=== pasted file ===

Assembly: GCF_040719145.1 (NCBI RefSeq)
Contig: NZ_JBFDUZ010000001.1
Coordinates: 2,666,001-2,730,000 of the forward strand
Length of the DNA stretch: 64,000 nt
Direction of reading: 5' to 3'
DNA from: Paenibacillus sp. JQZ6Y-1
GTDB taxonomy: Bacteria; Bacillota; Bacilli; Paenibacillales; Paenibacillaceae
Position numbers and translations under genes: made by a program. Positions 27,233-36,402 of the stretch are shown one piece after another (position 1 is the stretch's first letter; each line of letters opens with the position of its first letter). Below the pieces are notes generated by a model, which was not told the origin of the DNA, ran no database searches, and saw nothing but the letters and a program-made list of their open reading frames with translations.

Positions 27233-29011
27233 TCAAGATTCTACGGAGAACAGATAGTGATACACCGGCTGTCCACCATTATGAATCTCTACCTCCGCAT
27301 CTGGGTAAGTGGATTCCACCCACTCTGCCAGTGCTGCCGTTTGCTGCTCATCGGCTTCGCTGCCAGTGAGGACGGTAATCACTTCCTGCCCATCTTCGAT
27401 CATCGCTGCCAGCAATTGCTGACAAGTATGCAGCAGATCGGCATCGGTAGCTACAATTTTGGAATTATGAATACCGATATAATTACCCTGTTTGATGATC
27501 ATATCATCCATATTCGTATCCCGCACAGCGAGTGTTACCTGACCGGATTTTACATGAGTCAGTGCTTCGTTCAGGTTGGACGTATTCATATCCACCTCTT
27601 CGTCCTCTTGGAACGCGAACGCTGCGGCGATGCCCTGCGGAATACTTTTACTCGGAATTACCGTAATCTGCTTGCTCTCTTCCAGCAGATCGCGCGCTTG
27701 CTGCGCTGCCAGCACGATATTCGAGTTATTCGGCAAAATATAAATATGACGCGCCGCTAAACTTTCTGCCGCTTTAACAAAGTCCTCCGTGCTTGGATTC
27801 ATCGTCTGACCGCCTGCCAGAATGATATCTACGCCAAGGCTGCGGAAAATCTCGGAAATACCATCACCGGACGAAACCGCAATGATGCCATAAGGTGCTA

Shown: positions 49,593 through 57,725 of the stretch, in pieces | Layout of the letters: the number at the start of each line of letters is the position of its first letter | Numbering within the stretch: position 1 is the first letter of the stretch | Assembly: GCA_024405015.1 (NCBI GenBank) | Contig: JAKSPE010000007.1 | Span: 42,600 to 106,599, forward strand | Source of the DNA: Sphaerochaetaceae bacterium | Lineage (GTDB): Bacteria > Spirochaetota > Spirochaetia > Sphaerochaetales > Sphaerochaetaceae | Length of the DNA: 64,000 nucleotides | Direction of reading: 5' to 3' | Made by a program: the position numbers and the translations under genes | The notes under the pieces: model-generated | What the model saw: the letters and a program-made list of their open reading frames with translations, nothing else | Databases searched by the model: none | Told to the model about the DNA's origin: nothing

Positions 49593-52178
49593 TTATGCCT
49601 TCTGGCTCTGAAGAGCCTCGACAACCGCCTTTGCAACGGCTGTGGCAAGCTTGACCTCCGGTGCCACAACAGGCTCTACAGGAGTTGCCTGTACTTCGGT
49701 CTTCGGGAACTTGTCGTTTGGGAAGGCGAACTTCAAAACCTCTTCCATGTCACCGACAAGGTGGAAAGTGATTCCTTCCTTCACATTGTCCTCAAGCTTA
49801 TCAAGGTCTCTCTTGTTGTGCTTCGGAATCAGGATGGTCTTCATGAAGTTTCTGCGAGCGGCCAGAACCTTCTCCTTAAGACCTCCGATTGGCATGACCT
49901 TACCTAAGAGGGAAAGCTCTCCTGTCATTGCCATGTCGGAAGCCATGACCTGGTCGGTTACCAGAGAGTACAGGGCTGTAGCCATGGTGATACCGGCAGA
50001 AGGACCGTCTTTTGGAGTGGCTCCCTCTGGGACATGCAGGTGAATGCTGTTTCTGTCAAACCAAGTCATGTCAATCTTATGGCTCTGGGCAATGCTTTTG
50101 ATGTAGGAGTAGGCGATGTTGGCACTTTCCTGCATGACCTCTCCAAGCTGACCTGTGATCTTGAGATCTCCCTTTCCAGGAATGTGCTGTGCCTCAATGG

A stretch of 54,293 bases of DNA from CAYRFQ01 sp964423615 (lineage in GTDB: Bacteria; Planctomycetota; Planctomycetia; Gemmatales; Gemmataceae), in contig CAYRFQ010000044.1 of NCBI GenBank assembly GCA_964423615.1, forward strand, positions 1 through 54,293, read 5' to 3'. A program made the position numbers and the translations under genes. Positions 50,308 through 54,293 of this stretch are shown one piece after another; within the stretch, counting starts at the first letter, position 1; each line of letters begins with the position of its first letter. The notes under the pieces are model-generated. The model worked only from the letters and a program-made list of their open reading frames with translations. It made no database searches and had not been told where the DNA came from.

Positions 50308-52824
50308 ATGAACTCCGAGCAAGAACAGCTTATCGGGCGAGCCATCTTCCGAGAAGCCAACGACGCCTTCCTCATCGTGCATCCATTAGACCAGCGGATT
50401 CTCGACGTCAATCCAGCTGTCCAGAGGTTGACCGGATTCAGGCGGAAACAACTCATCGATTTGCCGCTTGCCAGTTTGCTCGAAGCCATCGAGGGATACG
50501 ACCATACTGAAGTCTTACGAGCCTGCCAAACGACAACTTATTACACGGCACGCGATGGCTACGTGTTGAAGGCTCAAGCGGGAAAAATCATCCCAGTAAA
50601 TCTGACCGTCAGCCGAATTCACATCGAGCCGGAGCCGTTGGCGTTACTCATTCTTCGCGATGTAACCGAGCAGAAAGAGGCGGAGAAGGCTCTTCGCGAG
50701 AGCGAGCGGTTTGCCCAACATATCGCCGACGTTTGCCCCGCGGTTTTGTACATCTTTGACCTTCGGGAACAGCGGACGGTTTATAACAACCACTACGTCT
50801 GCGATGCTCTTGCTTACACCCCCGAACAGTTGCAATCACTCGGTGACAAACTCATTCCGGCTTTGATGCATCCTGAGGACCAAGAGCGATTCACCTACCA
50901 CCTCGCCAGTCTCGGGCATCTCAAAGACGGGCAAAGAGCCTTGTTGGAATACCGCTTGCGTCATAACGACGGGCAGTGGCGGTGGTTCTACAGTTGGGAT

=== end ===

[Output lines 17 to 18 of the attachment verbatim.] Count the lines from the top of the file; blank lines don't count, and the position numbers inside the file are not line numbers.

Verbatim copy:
Shown: positions 49,593 through 57,725 of the stretch, in pieces | Layout of the letters: the number at the start of each line of letters is the position of its first letter | Numbering within the stretch: position 1 is the first letter of the stretch | Assembly: GCA_024405015.1 (NCBI GenBank) | Contig: JAKSPE010000007.1 | Span: 42,600 to 106,599, forward strand | Source of the DNA: Sphaerochaetaceae bacterium | Lineage (GTDB): Bacteria > Spirochaetota > Spirochaetia > Sphaerochaetales > Sphaerochaetaceae | Length of the DNA: 64,000 nucleotides | Direction of reading: 5' to 3' | Made by a program: the position numbers and the translations under genes | The notes under the pieces: model-generated | What the model saw: the letters and a program-made list of their open reading frames with translations, nothing else | Databases searched by the model: none | Told to the model about the DNA's origin: nothing

Positions 49593-52178